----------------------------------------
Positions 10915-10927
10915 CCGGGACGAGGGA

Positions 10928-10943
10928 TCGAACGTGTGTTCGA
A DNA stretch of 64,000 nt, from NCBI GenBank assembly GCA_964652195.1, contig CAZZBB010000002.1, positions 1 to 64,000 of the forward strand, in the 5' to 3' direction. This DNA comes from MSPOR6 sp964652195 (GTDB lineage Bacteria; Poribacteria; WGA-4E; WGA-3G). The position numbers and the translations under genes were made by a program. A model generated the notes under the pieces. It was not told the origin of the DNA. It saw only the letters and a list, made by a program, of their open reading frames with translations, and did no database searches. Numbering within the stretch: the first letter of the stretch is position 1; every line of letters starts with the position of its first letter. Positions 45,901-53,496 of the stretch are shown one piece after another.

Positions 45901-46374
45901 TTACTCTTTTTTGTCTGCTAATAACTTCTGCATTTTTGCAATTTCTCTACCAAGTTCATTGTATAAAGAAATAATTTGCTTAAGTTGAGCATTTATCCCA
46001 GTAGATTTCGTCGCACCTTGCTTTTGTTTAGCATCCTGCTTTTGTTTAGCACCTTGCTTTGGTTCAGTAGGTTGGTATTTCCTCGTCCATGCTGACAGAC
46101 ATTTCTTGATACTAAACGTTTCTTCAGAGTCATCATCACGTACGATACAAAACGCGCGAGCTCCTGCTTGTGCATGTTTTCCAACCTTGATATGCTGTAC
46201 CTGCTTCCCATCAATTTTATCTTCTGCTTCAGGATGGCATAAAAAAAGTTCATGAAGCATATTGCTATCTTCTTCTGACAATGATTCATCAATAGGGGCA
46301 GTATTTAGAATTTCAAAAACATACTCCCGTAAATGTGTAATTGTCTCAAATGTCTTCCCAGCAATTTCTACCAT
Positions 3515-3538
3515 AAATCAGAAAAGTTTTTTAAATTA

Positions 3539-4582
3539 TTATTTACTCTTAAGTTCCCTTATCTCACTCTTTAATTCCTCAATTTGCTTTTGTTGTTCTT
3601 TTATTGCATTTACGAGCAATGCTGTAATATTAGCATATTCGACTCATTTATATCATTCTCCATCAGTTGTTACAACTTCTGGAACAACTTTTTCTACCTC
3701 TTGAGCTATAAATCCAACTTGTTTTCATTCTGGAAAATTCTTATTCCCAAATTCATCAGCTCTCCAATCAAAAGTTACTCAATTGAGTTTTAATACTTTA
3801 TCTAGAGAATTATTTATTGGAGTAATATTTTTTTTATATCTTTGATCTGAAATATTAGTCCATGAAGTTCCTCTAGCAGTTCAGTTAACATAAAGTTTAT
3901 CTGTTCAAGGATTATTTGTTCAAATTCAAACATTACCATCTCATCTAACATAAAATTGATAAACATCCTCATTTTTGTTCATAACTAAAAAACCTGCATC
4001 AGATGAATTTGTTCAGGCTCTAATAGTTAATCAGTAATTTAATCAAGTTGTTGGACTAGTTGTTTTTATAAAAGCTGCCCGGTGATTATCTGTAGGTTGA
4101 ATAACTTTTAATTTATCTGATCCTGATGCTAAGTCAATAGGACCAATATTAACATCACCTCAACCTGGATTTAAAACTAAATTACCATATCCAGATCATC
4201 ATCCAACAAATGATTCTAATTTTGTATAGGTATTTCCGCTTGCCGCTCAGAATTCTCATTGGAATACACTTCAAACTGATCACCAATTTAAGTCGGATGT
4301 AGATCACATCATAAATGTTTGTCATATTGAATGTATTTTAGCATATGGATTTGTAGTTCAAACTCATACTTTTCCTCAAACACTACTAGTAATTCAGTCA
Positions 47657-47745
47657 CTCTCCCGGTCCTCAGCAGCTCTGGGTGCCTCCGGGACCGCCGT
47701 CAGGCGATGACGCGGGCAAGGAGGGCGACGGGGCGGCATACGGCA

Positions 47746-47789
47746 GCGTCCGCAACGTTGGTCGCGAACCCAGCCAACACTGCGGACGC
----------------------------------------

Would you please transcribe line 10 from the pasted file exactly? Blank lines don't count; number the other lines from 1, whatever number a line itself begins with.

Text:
46201 CTGCTTCCCATCAATTTTATCTTCTGCTTCAGGATGGCATAAAAAAAGTTCATGAAGCATATTGCTATCTTCTTCTGACAATGATTCATCAATAGGGGCA